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Wedding Tips

Do You Know Proper Etiquette for Wedding Invitations?

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ivory and blue wedding invitation suite with save the date card, RSVP, and details card

Wedding invitations seem like a minor detail, right? That is, until you have to send them. As a Virginia wedding photographer, I’ve captured beautiful stationery and wedding invitation suites, but I had no idea that there was proper etiquette to how they’re written and assembled.

Now that I’m a bride planning her own wedding, I’m finally finished designing my invitations. It took a little bit of research to figure out just how to word everything. So I thought I’d compile what I’ve learned here for you!

The wording on your invitation matters for a few reasons. It tells your guests:

  • Who is invited
  • Who is hosting the wedding
  • Date and time of the ceremony
  • Whether to expect a reception afterward

Let’s dive in, shall we?

How to Word Who is Invited

This information is typically conveyed before the invitation is even opened – right on the address “To” line of the envelope. 

  • If you are not inviting kids, this is the polite way to let parents of little ones know by addressing the envelope to “Mr. and Mrs. Smith” or by their first names for a more casual wedding (“John & Sarah Smith”) 
  • If you are inviting kids, address the envelope to “The Smith Family” 
  • If you are allowing Plus Ones, address the envelope to “John Smith and guest” – otherwise, if you are inviting a single individual, only list their name alone.

Drafting the Host Line

The host line is the first line of an invitation, and it typically indicates who is hosting the wedding. Also understood as… who paid for it. 

  • Traditional – If the Bride’s parents are hosting: “Mr. & Mrs. Mark Schneider…” (or “Mark and Linda Schneider” for casual weddings)
  • If both parent sets are hosting: “Mr. & Mrs. Mark Schneider and Mr. & Mrs. Lucio Petroccione…”
  • If the couple is hosting: “Kevin Michael Petroccione & Emily Nicole Schneider, together with their families…” or “together with their parents…”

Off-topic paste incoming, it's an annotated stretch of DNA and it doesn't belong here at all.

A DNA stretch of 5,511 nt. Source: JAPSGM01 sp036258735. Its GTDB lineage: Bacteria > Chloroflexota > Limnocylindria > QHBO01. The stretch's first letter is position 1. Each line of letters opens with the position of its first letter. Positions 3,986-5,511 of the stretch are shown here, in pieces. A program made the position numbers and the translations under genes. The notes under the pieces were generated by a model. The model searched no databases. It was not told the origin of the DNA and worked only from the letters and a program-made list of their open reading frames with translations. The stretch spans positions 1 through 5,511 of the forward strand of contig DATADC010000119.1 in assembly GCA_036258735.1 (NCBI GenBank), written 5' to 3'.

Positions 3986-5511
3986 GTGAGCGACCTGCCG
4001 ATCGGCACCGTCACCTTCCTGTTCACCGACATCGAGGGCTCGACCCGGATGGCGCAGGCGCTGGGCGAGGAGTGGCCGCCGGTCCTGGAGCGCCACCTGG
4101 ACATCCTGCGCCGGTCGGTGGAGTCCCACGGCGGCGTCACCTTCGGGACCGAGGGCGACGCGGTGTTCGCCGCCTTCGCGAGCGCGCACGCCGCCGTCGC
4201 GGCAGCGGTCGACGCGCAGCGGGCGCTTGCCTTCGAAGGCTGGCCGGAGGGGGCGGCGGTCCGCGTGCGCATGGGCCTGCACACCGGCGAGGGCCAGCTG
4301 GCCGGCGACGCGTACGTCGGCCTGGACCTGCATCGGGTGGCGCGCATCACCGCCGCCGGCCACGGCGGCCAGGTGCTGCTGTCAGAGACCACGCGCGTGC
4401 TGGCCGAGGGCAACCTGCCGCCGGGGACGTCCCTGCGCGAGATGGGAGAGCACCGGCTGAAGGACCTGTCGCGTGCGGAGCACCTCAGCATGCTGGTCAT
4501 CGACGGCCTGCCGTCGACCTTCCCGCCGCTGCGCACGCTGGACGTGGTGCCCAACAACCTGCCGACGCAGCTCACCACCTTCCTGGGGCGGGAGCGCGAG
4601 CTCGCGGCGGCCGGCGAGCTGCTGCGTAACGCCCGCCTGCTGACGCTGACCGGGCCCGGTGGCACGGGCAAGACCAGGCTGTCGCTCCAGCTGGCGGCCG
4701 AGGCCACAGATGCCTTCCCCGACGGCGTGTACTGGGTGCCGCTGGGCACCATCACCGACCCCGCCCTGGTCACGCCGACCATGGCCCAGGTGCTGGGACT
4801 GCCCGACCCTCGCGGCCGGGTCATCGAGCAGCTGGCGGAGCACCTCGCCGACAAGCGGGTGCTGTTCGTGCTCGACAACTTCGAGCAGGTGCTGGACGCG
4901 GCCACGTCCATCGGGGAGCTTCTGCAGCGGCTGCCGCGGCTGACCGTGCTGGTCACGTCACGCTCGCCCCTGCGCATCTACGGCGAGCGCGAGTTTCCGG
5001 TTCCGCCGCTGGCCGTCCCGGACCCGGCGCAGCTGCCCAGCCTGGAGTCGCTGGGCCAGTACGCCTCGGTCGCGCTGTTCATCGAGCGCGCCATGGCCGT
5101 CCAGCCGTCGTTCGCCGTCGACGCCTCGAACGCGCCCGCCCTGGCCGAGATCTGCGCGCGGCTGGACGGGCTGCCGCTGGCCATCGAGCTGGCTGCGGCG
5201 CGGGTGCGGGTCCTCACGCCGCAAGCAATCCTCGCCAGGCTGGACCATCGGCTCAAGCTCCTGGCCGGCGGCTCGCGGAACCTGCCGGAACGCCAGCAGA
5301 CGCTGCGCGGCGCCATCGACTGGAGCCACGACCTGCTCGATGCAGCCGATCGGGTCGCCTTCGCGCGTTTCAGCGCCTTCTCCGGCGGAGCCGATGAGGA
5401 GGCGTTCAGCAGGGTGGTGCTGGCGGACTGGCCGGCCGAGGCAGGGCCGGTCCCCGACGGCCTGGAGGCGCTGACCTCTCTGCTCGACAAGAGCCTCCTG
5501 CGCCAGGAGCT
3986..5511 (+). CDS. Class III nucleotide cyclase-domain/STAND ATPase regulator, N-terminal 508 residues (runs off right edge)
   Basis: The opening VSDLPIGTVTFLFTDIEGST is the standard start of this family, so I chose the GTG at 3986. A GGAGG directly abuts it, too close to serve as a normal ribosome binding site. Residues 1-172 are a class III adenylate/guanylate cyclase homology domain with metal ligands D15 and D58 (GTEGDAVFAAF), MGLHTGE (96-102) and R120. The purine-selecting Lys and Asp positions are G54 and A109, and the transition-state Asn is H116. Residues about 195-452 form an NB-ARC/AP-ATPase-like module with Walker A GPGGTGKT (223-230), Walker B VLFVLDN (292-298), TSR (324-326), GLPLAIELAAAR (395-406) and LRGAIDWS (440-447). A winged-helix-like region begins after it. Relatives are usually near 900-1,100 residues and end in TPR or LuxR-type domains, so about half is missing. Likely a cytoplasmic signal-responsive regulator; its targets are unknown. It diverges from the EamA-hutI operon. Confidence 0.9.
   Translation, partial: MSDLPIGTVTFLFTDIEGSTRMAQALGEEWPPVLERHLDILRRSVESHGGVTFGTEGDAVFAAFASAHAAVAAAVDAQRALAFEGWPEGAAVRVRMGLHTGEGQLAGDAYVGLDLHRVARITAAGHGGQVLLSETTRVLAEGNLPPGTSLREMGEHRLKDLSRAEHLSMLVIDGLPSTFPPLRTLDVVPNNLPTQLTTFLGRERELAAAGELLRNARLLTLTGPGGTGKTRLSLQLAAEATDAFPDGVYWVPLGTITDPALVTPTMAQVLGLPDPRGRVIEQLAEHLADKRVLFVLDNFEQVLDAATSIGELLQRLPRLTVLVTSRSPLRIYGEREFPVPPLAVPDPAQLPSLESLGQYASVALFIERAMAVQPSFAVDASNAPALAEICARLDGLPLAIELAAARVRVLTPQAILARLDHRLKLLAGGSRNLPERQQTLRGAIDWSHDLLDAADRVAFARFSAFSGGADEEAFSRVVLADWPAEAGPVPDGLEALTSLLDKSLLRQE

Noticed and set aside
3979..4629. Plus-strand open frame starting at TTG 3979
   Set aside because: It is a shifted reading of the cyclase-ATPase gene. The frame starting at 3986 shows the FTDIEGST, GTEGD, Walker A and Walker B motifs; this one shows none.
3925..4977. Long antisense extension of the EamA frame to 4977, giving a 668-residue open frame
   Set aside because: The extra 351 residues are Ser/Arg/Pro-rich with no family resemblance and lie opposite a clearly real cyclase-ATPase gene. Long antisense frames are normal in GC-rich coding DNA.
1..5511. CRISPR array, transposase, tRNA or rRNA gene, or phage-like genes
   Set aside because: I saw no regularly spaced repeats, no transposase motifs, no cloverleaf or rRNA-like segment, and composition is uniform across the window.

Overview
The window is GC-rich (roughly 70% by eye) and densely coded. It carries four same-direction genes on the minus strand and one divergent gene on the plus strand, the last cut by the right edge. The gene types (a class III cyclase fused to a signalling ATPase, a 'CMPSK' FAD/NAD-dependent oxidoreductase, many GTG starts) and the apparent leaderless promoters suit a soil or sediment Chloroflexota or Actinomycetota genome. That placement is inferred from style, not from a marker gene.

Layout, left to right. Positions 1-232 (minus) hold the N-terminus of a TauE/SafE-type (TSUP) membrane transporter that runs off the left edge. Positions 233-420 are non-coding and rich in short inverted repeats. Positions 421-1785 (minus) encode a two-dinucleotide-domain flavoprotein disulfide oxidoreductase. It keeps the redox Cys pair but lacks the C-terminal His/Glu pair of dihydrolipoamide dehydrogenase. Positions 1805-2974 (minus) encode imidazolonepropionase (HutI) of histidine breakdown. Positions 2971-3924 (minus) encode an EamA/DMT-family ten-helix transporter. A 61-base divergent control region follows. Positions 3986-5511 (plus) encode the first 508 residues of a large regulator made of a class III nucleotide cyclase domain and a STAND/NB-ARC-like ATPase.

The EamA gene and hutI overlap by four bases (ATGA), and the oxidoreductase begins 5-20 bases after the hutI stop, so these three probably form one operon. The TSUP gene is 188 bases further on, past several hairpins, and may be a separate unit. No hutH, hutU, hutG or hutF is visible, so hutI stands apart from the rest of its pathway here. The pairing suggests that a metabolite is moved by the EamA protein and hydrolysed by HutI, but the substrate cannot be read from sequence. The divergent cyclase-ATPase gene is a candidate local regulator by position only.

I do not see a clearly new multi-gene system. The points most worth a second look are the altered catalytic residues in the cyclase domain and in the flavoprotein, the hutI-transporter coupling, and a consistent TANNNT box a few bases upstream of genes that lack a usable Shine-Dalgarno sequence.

There are also great tips on wording for if a separated set of parents are involved as hosts, here

Drafting the Formal Request to Attend

After you’ve set up the host line, now it’s time to pick the next few words. Here are some of my favorite options:

  • “…request the honor of your presence at the wedding of their daughter/son…”
  • “…joyfully invite you to celebrate the marriage of their daughter/son…”
  • “…request the pleasure of your company at the marriage of their daughter/son…”
burgundy and gold wedding invitations flatlay with gold sparkly bridal shoes and Daisy Jacobs perfume

Bonus tip: When writing the names of the couple after this line, how do you know whether to do “Full Name to Full Name” vs. “Full Name &/and Full Name”? It’s simple! If the request to attend ends in “marriage of” use “to” between the couple’s names. If the request ends in “wedding of” use an ampersand (&) or the word “and” between the couple’s names.

Sharing the Pertinent Details of the Wedding

Next, it’s time to list the date and time. Most formal weddings would be indicated by a proper, fully spelled out date and time, like the below example, with the most important words capitalized (or all caps if the font is legible and formal enough):

“On Saturday, September the Tenth, Two Thousand Twenty-Two at Five O’Clock in the afternoon”

But you can also opt for numerical digits in your date, particularly if used as a design element.

Bonus tip: How do you know when your wedding is morning, afternoon, or evening? Typically weddings that happen before noon are “morning,” anytime from noon to 6PM are considered “afternoon,” and “evening” is considered to be 6PM or after.

Also, this is the best time to share your wedding venue address. If you have two venues, one for ceremony and one for reception, share the ceremony address here and leave the reception address on a details card. Be sure also to list the name of the venue at the top of the address, so people know when they see the road sign that they’re in the right place.

Lastly, provide an indication on reception. Keep this part very concise. A simple “Reception to follow” will suffice.

What Not to Include on Your Wedding Invite

For the formal, main paper of your invitation suite, it’s best to leave the following details off and on a details card included in the envelope:

  • RSVP
  • Wedding website URL
  • Registry details
  • Reception address (if different than ceremony address)
  • Dress code
  • Special requests

I hope this was helpful as you plan your wedding invitations, and that the photos included in this post served as great inspiration! As a final tip, don’t forget to print and set aside one extra invitation suite (RSVP card, details card, envelope, main invite and all!) for your wedding photographer to capture as part of your bridal details! Want to know what else you should set aside?

Xx Emily



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